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Meg Pettibone
Founder/Director (1985-1987)
President (1987-1989)
Northwest Stone Sculptors Association

Meg Pettibone

Meg Pettibone

Pettibone worked primarily in alabaster, carving abstract figurative pieces and was passionate about being part of the revival of the art of carving stone. As director of NWSSA, she organized numerous exhibitions and coordinated the 1st Annual Northwest Stone Sculptors International Symposium held in Pateros, Washington in 1987. In addition to founding this organization, she wrote the newsletter; researched, edited and published two editions of Northwest Stone Sculptors Sourcebook, a stone and tool directory which also noted the locations of all public stone sculptures in the Pacific Northwest.

Pettibone was represented by three major galleries: Kimsey Miller Gallery in Seattle; Kertez Gallery in San Francisco, CA and Bryans Gallery in Taos, NM. She competed for numerous public art projects and won a public commission by the City of Auburn, WA (1988).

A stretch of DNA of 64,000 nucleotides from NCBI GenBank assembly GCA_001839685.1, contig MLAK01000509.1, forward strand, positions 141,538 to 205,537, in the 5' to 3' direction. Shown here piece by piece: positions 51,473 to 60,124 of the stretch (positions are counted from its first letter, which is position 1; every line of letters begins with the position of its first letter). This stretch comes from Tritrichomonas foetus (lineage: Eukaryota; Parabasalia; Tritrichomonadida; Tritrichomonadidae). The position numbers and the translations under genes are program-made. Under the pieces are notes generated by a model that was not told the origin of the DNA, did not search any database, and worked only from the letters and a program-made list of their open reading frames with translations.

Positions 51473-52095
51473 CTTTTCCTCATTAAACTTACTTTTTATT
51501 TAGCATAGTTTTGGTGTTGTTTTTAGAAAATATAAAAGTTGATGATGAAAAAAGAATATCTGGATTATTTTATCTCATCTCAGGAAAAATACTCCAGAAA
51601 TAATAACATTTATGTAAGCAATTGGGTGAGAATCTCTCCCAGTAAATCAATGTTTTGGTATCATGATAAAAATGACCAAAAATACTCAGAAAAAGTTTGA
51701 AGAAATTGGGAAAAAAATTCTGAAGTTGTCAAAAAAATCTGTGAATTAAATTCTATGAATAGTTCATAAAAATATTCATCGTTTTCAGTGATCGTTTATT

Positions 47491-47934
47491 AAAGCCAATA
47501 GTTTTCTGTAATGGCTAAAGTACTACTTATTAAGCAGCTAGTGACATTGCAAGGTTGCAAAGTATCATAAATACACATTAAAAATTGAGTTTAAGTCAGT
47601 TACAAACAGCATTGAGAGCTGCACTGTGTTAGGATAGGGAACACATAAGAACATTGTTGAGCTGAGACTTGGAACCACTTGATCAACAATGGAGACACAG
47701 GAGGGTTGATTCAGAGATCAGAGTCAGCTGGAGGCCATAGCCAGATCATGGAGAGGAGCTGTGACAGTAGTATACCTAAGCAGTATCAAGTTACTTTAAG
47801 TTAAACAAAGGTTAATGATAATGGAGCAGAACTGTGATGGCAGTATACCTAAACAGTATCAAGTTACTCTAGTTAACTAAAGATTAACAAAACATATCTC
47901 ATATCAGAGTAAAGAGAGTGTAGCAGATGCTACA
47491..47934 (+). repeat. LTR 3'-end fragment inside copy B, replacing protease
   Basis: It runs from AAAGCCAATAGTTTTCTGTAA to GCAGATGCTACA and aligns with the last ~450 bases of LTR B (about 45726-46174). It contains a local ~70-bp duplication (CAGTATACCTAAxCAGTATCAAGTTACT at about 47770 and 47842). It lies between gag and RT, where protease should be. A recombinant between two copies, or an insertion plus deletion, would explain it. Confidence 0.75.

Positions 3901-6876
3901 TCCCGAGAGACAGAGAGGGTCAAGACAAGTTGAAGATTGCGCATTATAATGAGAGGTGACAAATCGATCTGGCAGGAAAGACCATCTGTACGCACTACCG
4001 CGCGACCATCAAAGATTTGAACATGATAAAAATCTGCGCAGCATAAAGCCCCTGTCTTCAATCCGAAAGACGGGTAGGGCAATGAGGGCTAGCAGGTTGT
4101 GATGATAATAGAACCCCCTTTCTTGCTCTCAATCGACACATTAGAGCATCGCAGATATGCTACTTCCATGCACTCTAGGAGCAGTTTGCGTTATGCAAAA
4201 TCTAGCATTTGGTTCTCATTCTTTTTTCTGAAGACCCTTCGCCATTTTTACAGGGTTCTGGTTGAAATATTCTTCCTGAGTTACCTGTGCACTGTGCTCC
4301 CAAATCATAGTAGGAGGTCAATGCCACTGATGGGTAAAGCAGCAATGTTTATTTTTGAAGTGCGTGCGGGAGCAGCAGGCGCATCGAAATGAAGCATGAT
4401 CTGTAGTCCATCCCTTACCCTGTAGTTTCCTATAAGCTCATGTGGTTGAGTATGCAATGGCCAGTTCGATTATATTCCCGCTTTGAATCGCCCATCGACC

Ecstacy, Meg PettiboneAfter years of laying the groundwork for Northwest Stone Sculptors, Pettibone declined nomination in 1989, for a second term as president to pursue other interests. 

To see Pettibone’s work, contact her directly at This email address is being protected from spambots. You need JavaScript enabled to view it.

A love of the sea and a knack for the culinary arts won Pettibone numerous exotic jobs on research vessels and sailing yachts. She worked as Ships Cook on voyages from Seattle to Alaska and Mexico, out of Bermuda and throughout the Caribbean. She's had a couple of tours with the Greenpeace ship M/V Arctic Sunrise. She's fed BBC film crews who were filming grizzly bears in Alaska and marine biologists who came to Bermuda from all over the world to study the greenhouse (carbon) effect on the floor of the ocean.

On solid ground, solo trekking adventures have taken Pettibone across Patagonia, New Zealand and Norway.

 Ecstasy  24" H  Colorado Alabaster


Dear Members,
Thank you all for keeping this organization thriving for all these years. I wish you all many more dusty years!
Meg Pettibone